- BINGHAM: AN OVERVIEW
- HISTORY OF BINGHAM
- STUDY OF OLD MAPS
- BUILT HERITAGE
- CRIME AND PUNISHMENT
- FARMING IN BINGHAM
- BINGHAM AT WAR
- BINGHAM'S RAILWAYS
- ORAL HISTORY
- NATURAL HISTORY
ARCHAEOLOGICAL TEST PITS IN BINGHAM
List of Test Pits
50 LONG ACRE
- In 1586 the site of the pit was within a long plot of land linking Long Acre to The Banks and was rented from the estate by Richard Maplethorpe.
- By 1776, though the size and shape of the plot had not changed a public house, The Marquis of Granby, was sited at the Long Acre end. The landlord was Mr John Timms. It is not known when the pub was built or when it closed down. Trade directories show that John Tinkler was the landlord of the Marquis of Granby until 1855. Changes in the holding as shown on the O.S. maps of 1883 and 1910 may have coincided with the demise of the pub.
- The soil profile in the test pit is relatively straight forward with topsoil on subsoil on the weathered top of the glacial clay at the bottom. There are two complications: one is a layer 7 cm thick rich in fine coal pieces that is oblique to the context boundaries. It is thought that this is an animal burrow and the coal-rich material is infill. The second is the presence of two pits dug into the basal clay. One of these went down to 90 cm. The other smaller one is much shallower.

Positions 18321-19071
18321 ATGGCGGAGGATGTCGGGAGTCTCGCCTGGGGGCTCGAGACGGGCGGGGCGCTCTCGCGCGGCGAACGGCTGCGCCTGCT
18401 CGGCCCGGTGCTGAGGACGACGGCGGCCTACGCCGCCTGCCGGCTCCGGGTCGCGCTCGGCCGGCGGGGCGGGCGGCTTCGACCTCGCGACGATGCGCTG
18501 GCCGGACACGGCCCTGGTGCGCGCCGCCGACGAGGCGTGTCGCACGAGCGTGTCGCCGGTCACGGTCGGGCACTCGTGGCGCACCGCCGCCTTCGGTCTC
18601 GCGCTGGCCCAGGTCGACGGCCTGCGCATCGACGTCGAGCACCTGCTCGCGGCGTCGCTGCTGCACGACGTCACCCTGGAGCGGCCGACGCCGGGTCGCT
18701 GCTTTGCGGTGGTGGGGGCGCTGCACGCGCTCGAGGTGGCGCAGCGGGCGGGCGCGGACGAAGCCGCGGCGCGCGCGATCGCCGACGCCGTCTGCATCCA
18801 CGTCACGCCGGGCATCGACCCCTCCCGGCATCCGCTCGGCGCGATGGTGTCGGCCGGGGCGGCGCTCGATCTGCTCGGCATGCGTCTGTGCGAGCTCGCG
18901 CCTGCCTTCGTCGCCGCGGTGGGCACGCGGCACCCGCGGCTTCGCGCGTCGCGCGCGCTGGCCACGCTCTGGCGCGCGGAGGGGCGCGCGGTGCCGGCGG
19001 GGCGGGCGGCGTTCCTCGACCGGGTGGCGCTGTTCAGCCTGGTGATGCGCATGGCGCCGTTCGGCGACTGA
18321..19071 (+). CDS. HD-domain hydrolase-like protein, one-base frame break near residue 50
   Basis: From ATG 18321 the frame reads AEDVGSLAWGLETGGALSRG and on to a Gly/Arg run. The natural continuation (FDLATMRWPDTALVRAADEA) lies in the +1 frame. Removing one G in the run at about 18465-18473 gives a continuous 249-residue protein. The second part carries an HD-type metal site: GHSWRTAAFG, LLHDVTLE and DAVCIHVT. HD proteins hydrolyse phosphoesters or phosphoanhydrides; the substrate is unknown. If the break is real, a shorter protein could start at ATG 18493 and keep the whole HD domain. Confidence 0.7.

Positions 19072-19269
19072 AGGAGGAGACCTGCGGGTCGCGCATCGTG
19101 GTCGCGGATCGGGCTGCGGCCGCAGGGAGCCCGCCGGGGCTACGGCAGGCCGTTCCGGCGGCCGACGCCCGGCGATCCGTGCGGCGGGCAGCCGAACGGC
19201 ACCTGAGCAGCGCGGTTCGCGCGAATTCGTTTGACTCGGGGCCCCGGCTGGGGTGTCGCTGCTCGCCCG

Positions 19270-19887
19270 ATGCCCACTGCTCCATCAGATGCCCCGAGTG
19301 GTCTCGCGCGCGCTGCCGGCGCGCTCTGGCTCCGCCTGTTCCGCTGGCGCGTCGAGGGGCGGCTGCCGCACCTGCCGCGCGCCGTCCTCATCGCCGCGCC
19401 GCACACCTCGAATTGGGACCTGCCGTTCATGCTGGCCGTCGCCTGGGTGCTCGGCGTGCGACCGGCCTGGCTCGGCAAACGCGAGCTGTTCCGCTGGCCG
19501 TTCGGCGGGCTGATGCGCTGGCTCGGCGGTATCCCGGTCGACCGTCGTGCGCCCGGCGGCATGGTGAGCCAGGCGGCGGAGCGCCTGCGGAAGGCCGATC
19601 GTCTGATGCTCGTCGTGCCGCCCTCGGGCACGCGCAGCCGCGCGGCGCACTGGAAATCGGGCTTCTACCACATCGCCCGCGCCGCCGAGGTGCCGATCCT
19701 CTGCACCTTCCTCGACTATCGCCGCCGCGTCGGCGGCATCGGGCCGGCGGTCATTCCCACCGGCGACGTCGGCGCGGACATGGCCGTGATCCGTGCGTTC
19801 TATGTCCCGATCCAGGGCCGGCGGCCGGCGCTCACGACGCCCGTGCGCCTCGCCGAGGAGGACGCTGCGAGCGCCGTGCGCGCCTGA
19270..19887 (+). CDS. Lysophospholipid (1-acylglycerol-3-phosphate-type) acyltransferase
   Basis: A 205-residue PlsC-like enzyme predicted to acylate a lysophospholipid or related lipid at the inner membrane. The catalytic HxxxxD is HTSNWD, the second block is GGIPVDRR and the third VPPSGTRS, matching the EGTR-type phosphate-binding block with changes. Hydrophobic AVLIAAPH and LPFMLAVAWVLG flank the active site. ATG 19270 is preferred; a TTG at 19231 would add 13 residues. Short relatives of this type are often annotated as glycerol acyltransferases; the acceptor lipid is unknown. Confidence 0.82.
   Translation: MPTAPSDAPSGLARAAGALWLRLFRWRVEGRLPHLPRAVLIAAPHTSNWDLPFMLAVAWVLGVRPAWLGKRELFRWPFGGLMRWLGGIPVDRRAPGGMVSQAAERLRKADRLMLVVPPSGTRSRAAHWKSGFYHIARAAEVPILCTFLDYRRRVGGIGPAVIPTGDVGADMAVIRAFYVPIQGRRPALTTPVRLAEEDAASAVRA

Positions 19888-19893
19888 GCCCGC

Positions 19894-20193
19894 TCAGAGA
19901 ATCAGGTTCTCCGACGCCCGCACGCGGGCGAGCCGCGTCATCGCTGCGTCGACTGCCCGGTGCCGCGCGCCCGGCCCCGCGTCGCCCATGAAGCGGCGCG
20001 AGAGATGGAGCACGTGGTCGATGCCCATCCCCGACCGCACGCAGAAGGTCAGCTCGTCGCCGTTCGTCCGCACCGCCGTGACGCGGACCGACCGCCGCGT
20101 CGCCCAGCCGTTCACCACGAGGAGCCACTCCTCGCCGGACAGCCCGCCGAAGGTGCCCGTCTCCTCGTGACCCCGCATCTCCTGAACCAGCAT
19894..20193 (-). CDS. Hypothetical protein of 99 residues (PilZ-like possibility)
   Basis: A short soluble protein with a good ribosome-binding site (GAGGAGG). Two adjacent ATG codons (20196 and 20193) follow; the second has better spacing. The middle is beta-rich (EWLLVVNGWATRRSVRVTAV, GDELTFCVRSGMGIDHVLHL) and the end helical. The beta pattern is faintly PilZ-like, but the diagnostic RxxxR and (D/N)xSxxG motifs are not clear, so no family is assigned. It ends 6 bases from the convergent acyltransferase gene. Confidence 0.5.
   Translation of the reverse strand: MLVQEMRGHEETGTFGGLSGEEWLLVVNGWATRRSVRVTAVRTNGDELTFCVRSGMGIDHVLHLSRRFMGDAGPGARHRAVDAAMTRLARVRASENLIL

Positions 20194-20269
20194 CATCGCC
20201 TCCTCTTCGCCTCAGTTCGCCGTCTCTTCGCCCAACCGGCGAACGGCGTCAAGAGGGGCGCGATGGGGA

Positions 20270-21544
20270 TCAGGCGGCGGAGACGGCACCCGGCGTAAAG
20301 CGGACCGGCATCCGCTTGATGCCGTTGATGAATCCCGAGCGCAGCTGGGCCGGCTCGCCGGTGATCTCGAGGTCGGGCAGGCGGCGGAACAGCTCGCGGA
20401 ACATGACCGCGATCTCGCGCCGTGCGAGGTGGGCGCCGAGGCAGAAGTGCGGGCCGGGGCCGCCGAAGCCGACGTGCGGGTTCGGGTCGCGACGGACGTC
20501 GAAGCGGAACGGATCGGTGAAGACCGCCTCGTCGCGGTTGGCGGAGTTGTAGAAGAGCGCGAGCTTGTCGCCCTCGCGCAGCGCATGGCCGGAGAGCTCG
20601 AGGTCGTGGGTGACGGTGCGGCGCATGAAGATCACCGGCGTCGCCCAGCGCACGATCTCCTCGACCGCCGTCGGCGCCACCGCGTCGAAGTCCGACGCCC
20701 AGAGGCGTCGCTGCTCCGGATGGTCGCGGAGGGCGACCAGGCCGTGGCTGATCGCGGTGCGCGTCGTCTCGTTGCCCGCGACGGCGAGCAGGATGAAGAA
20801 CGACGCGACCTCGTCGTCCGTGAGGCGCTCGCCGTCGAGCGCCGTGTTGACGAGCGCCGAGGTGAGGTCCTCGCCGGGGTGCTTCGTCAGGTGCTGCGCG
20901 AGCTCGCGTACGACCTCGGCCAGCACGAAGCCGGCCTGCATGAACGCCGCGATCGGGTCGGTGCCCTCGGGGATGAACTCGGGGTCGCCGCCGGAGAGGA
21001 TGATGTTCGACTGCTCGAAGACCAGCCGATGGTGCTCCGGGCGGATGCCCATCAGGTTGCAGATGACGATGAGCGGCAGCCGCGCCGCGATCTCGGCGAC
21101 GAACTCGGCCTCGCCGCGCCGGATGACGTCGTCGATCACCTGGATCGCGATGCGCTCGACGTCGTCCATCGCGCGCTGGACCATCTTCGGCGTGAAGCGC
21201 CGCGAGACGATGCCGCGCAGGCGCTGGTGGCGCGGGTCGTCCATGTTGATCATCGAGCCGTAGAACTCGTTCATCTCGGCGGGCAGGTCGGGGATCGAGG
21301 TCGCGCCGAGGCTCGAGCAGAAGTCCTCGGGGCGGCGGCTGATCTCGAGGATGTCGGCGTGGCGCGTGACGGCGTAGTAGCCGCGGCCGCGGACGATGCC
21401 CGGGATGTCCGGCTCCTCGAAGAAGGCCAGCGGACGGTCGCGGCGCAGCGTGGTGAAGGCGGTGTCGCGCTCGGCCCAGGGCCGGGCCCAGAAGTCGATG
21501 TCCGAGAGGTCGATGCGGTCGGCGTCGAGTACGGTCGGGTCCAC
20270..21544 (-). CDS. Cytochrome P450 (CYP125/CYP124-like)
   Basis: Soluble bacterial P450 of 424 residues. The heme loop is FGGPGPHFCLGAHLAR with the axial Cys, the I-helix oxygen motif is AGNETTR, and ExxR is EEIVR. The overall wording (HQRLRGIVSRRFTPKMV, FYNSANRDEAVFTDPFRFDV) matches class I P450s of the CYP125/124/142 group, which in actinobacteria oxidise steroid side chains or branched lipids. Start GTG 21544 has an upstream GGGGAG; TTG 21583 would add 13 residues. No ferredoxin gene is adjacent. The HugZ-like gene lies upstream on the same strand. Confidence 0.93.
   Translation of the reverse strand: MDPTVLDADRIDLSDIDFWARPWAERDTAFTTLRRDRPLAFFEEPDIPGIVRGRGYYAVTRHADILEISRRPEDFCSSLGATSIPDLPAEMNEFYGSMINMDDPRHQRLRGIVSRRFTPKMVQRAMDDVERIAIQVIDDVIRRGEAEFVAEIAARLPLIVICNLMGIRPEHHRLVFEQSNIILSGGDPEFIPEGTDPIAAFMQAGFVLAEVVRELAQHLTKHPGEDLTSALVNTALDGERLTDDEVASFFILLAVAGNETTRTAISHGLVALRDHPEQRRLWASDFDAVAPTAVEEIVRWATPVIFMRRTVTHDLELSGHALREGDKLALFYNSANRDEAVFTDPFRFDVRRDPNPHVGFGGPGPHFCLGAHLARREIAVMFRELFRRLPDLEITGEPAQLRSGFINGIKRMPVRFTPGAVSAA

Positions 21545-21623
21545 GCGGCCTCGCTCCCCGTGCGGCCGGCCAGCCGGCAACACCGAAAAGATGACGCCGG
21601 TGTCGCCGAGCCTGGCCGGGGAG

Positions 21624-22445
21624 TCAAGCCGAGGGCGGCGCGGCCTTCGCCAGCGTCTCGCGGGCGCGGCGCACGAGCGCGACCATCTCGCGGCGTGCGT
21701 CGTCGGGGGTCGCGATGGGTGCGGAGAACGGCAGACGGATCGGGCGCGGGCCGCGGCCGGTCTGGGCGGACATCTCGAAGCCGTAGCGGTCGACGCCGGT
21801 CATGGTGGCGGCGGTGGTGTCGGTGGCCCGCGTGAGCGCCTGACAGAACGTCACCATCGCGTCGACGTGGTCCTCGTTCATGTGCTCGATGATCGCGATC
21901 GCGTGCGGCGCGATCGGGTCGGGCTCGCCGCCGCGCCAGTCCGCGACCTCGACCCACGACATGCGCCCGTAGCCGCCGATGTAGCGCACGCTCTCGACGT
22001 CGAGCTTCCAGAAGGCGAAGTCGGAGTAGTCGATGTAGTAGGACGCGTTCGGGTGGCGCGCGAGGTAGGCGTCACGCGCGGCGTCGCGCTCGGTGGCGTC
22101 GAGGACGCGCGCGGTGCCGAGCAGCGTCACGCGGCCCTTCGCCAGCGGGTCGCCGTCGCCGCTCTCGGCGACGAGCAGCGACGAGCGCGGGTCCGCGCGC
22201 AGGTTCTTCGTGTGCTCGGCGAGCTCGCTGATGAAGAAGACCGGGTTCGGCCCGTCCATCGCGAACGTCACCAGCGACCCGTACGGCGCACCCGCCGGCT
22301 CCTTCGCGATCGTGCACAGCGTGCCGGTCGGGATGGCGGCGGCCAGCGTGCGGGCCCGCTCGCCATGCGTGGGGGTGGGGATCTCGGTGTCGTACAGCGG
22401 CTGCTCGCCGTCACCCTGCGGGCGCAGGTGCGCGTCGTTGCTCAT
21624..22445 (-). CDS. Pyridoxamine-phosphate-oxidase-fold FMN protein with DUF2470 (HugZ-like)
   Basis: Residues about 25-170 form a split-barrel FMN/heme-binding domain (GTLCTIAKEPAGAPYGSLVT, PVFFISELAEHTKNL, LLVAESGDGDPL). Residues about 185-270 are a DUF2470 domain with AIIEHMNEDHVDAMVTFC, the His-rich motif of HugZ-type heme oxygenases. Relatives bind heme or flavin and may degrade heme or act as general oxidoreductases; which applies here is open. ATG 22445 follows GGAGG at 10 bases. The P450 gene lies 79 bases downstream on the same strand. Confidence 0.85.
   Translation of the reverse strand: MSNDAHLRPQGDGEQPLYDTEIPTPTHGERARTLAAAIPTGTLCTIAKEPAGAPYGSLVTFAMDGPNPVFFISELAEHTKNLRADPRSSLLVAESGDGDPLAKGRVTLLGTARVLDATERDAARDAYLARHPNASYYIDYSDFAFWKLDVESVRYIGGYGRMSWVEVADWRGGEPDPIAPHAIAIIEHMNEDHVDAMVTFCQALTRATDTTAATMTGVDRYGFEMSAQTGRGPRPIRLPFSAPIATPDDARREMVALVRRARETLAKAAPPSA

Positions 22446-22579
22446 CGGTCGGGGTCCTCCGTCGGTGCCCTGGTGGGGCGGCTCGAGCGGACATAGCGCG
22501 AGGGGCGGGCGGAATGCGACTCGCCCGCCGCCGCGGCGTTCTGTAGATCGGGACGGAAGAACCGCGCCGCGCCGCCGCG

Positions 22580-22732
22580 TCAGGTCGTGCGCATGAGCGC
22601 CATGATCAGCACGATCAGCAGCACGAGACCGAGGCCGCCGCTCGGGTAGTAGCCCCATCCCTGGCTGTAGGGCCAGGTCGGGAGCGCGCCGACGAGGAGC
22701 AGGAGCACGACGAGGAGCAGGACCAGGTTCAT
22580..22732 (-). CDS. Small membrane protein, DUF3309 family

- The pottery recovered from the test pit is nearly all 18th to 19th C. There is no stratigraphical arrangement of the pottery. Thus, though the soil profile looks undisturbed, it has probably been turned over during cultivation and the content mixed.
- Only three medieval sherds were found and they were in the upper levels and contribute nothing to the story of the pit. Among the younger finds are a few 16th and 17th C fabrics, but nearly everything else dates from the late 17th to end 19th C. Among the forms represented are tankards made in Mottled Ware, which was commonly used in pubs during the 18th C. Other items are tableware and kitchen ware.
- There was little useful material found in the two pits dug from the bottom of the test pit, but the content in the soil above the larger one suggests that it may have been dug in the 18th C. However, though these pits were usually dug for rubbish there is no clue at to what may have been dumped in it, unless it was night soil, which may or may not have contained any solid material.
Click here for a detailed account of the pit